'Petsumer' trend emerges
Thais treating pets as surrogate children represents a marketing opportunity
published : 9 Feb 2023 at 05:19
newspaper section: Business
A growing number of people in Thailand are choosing to have few or no children, with some opting to become "pet parents" instead, lavishing attention and money on household animals.
This high-spending group represents a new niche that can be attracted through a "petsumer" approach to marketing, according to the College of Management Mahidol University (CMMU).
The value of the Thai pet market is projected to expand at an average annual rate of 8.4% to reach 66.7 billion baht in 2026, according to the Department of Business Development at the Commerce Ministry. According to Euromonitor, the worldwide pet market will grow by 7.5% a year to US$218 billion in 2026.
The figure for Thailand is in line with the rising domestication rate in the nation based on the dog and cat registration database.
"However, the birth rate in Thailand has decreased dramatically since 2017. This implies a growing number of households are choosing to keep pets as family members," said Asst Prof Boonying Kongarchapatara, chair of the Marketing Programme at CMMU.
"Additionally, many businesses are opting to engage with pet owners using a pet marketing strategy. Pets are used as part of the brand identity in order to communicate with the target audience and create a memorable brand image, as well as for other marketing purposes."
Advertisements that incorporate both animals and products influence purchase decisions for 43.8% of respondents surveyed by CMMU. It's not necessary to make a "hard sale"; rather the technique capitalises on the cuteness of pets, said Asst Prof Boonying.
"This 'pet influencer' technique implies that pets can deliver marketing benefits such as assisting in the promotion of products or services while also entertaining followers," he said.
Pacharapun Thiensiri, a master's degree student at CMMU and the leader of the study team, said it sent questionnaires to 1,046 people and followed up with more in-depth interviews with 100 of the respondents.
The group consisted of 66.8% females, 22.3% males and 10.9% other sexual orientations. Some 77.3% of the sample group was in the Gen Y age range of 24 to 41 years old.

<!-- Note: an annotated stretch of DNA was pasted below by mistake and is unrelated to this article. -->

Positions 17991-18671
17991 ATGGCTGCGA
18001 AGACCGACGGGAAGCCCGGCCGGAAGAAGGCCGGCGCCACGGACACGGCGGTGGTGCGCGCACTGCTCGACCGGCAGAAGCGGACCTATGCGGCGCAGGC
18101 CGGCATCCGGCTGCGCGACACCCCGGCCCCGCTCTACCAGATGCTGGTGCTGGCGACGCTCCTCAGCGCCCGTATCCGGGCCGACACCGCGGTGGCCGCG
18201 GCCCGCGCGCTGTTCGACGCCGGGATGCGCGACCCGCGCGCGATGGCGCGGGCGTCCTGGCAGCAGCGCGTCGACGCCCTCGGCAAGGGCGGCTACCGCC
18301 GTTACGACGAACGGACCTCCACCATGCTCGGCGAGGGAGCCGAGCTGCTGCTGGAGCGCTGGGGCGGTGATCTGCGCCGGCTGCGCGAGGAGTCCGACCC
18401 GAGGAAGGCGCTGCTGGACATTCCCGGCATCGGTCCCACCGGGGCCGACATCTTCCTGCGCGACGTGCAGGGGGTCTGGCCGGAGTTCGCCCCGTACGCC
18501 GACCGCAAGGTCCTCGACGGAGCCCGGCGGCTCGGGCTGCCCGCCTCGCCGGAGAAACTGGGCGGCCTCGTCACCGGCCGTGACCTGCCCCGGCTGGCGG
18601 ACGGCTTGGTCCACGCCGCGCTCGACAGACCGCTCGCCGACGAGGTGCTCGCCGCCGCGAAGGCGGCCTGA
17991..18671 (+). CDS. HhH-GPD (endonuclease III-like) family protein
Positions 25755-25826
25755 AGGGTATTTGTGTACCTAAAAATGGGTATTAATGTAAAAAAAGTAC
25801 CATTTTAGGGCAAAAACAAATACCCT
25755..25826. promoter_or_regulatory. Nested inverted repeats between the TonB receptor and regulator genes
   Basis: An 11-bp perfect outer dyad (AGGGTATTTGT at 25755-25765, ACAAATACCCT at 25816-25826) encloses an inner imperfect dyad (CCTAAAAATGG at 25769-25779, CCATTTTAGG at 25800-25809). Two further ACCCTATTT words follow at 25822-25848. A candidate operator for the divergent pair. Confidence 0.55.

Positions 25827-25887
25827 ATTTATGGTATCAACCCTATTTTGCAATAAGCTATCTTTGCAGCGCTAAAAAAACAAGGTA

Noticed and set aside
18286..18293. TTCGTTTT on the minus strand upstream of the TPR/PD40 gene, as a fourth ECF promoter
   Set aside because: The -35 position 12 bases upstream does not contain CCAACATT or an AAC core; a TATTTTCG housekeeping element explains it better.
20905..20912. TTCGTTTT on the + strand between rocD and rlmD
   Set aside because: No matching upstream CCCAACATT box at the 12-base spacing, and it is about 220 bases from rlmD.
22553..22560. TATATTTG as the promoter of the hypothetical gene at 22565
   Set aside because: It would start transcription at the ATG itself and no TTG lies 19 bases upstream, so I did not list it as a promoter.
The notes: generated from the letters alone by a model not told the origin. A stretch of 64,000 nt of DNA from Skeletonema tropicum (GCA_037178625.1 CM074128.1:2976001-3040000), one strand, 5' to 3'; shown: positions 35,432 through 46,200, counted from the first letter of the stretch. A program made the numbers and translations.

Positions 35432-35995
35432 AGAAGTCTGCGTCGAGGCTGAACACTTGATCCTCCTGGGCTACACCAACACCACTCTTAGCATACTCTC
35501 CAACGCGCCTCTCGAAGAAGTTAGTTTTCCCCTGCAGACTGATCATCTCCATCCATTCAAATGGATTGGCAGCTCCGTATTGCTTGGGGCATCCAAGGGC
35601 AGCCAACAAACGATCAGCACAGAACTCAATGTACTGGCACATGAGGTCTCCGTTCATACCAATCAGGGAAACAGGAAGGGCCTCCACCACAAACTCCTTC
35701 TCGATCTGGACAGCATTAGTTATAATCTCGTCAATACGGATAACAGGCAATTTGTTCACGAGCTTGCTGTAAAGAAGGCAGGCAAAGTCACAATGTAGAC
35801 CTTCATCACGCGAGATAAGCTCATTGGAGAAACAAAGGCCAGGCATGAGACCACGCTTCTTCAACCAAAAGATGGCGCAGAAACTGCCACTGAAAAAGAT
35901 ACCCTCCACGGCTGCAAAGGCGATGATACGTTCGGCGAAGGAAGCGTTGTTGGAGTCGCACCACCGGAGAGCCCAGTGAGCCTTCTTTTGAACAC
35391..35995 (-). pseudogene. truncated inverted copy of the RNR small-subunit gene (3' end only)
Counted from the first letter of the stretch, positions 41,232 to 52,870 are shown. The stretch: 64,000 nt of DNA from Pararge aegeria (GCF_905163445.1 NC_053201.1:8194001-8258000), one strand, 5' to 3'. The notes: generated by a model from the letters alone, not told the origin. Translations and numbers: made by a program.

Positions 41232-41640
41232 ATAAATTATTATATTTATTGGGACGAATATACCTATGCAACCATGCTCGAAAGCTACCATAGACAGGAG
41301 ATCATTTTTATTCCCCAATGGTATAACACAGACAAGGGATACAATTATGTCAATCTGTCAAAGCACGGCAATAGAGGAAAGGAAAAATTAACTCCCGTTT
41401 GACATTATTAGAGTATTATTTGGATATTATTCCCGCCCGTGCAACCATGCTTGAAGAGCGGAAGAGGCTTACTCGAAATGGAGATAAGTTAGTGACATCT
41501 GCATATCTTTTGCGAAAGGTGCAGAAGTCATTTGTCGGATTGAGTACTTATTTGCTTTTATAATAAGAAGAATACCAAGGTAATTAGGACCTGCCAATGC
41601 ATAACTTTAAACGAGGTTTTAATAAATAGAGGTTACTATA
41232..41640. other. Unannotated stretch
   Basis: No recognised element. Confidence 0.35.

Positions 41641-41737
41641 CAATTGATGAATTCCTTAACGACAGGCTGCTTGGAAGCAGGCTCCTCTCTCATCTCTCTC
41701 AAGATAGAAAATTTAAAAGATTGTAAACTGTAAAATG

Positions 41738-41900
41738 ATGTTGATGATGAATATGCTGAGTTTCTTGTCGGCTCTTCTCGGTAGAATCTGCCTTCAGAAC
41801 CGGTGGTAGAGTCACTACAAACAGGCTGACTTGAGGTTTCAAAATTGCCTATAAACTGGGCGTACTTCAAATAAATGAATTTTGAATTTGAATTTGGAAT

The respondents who owned pets could be grouped into three categories: "pet parents" who treat animals as their children (49%); "pet prestige" who keep pets for social status (34%); and "pet healing" for people whose pets can aid and heal (18%). Among the respondents who had pets, 40.4% had dogs, 37.1% cats, and 22.6% other animals.
"Some 39.3% of the survey group reported monthly pet food expenses ranging from 1,000 to 2,000 baht," he said. "The average annual cost of caring for a puppy or kitten is 14,200 baht per animal.
"Bathing and haircutting are the most common services purchased by devoted pet owners, accounting for 61% of all services. Most of them select services from a location that is convenient for travel."
Based on the survey insights, CMMU developed a "petsumer" strategy for marketers to target high-spending pet owners. For product and service strategy it recommends:
- Personalisation: Products and services must be relevant to specific needs.
- Easy access: The priority is convenience and ease of access.
- Trustworthiness: Products and services must be trustworthy, reliable and of acceptable quality.
- Social influence: Decision-making is affected by social influencers.
- In terms of communication strategy, marketers are encouraged to keep the following factors in mind:
- Uniqueness: Product and service identities must be distinct and memorable.
- Psychological support: Pets are utilised to communicate, while also helping to relieve stress.
- Engagement: Efforts should be made to develop a relationship with clients until they become loyal.
- Rights: It is critical to respect the rights of animals.